Comedian Zelensky tops Ukraine first-round vote

Kremlin hopes ‘party of war’ won’t win in Ukraine

2 April, 2019 12:00 AM printer

Comedian Zelensky tops Ukraine first-round vote

KIEV: Comedian Volodymyr Zelensky topped the first round of Ukraine’s presidential election with almost twice the vote share of his nearest rival, incumbent Petro Poroshenko, partial results showed Monday, reports AFP.

Zelensky’s political experience had been limited to playing the president in a TV show when he announced his long-shot candidacy at the start of the year.   

But the 41-year-old capitalised on frustration over corruption and a stalling economy to leapfrog his establishment opponents.

The election commission website said Zelensky had 30.2 percent of the vote and Poroshenko 16.7, with just over half of all votes counted.

The pair will now meet in a run off set for April 21.

Ex-prime minister Yulia Tymoshenko, who was herself favourite when she launched her campaign, was knocked out with 13.08 percent of the vote, the figures showed.

Zelensky had topped opinion polls for weeks and the main question going into the Sunday vote was who of Tymoshenko and Poroshenko would meet him in the second round.

But the size of his victory came as a surprise to many in Ukraine.

Meanwhile, the Kremlin said Monday it hoped Ukrainian presidential polls would not bring to power a “party of war”, while declining to comment on the first-round lead taken by actor Volodymyr Zelensky, reports AFP.

Zelensky has said that if elected, he would demand Russia end its occupation of territory in eastern Ukraine and pay compensation—a prospect widely seen as unrealistic.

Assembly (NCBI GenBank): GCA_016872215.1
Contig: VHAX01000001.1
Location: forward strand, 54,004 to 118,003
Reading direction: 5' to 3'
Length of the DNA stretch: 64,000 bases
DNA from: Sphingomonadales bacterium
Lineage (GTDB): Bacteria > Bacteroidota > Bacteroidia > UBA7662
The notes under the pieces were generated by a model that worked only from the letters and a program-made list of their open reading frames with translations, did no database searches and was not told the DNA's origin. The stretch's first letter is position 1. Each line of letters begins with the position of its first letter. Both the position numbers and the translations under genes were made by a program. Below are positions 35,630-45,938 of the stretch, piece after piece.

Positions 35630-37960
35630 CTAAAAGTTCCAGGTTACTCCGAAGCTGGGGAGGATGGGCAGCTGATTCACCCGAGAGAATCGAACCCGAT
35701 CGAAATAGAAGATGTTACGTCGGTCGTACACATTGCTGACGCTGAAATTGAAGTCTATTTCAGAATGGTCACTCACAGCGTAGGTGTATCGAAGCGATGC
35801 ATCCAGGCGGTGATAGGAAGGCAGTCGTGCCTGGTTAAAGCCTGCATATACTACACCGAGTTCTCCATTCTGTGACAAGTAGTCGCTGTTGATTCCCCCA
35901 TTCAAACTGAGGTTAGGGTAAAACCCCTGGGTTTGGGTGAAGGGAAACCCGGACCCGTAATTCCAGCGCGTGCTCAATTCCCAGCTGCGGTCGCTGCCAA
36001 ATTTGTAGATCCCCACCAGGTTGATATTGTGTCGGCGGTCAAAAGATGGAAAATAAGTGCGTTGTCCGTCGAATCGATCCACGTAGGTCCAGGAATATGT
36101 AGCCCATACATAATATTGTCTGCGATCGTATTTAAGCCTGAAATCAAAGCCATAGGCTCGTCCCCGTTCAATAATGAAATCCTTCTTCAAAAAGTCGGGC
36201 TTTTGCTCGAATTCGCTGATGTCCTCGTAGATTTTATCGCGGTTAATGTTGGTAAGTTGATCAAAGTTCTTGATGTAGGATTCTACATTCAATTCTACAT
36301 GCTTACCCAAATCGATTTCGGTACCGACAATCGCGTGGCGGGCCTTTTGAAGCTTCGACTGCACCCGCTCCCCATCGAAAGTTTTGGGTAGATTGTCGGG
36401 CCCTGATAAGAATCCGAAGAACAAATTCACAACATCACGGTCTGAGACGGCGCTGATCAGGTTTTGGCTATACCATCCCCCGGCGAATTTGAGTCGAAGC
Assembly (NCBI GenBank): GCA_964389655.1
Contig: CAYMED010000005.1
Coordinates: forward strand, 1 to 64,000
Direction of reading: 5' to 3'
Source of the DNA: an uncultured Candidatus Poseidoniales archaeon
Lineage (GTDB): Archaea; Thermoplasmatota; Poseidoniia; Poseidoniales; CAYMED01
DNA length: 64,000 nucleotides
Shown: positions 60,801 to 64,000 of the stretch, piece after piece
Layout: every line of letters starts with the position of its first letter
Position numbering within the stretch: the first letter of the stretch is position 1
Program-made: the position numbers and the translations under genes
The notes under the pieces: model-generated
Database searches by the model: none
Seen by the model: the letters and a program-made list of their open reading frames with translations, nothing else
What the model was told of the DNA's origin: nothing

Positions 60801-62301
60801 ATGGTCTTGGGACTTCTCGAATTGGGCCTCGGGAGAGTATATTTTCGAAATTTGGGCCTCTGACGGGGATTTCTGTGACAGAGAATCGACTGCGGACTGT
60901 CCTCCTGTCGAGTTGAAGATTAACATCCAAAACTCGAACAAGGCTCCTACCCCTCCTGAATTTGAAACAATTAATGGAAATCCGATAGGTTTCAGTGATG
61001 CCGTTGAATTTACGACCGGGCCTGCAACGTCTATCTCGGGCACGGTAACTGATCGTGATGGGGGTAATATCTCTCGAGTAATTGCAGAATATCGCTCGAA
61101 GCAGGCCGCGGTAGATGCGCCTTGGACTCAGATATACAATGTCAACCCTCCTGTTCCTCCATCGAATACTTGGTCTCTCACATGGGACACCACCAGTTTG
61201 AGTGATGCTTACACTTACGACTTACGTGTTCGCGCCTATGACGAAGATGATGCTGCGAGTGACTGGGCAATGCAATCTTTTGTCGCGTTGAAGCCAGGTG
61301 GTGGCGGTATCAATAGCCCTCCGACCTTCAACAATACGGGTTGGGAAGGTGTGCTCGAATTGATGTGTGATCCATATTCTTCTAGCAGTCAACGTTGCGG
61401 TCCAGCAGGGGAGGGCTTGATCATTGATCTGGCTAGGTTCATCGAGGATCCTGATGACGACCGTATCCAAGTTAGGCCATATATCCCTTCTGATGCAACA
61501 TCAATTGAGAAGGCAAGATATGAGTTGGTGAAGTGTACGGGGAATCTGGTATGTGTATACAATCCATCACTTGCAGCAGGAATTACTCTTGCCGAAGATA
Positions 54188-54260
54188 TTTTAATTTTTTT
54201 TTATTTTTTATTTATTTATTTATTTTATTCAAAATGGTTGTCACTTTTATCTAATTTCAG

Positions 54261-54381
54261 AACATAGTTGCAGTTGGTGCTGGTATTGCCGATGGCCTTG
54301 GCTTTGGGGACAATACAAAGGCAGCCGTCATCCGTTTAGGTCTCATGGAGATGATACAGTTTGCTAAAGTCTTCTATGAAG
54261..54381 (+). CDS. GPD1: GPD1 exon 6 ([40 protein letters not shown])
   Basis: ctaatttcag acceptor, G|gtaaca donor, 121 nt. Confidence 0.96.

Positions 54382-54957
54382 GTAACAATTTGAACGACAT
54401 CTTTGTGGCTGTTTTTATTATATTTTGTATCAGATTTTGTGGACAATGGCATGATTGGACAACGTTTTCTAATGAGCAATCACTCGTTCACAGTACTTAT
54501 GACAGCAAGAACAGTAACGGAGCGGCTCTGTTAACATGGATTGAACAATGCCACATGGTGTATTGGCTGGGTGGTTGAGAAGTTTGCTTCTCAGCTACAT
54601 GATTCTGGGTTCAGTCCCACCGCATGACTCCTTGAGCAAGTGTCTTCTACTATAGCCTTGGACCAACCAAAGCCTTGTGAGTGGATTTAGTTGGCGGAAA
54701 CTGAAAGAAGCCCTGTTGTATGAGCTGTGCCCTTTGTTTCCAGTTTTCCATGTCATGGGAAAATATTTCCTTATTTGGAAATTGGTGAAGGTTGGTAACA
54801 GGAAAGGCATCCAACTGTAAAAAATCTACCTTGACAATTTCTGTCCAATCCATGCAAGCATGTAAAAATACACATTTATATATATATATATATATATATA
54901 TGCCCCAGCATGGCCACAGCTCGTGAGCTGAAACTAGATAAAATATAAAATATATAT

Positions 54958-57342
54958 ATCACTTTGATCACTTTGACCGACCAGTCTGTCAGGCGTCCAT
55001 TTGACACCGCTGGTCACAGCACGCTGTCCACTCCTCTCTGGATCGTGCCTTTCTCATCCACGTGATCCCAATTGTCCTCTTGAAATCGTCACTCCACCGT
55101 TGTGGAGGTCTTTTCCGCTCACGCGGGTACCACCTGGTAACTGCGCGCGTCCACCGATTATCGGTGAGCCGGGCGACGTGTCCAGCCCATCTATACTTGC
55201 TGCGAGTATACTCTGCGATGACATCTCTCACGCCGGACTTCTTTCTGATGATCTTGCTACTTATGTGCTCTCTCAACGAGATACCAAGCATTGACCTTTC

Russian President Vladimir Putin’s spokesman Dmitry Peskov told journalists Moscow is “closely following” candidates’ statements on the conflict.

Kiev and Western powers accuse Russia of giving military support to separatists in the east.

“Of course we would like to see not a party of war in control in Ukraine but a party that is aimed at real, step-by-step resolution of the situation in southeastern Ukraine,” Peskov said.

Asked to comment on Zelensky’s stance on the Russian occupation, Peskov said Crimea, annexed by Russia in 2014, “is not up for discussion.”

He said the conflict “is a consequence of the policies carried out by Ukraine’s leadership”.

Ukrainian President Petro Poroshenko was elected in 2014 on a promise to end the fighting in eastern Ukraine.

Under Poroshenko, Kiev has sought closer ties with the West as the war rumbles on, with a death toll now estimated at around 13,000.

Putin’s spokesman said it would be “premature” to comment on the significant lead taken by comedian Zelensky in the first round of voting on Sunday. It will be followed by a run-off vote on April 21 between Zelensky and Poroshenko.

Partial results published on Monday morning showed Zelensky taking 30 percent in Sunday’s first round, well ahead of Poroshenko on roughly 17 percent.

 

 

“This is a protest against the old elites and a call for new faces.”

Oktysyuk suggested Poroshenko would try to frame the contest as part of a wider confrontation between Moscow and the West—presenting himself as the only candidate who could stand up to the Kremlin.

The president said the results were a “harsh lesson” for him personally and for the country’s authorities as a whole after exit polls were released late Sunday.

Zelensky has yet to spell out in detail what he would do in power and one of his campaign slogans was: “No promises. No apologies.”

Despite concerns about his vague platform, supporters insist only a total outsider can clean up Ukraine’s murky politics.

Some accuse Zelensky of acting as a front for the interests of oligarch Igor Kolomoysky, who owns the channel that broadcasts the entertainer’s shows, but he denies any political links.

The actor eschewed rallies and interviews in favour of playing gigs with his comedy troupe up to the final days of campaigning.

His political comedy “Servant of the People” returned for its third series this week.

 

 


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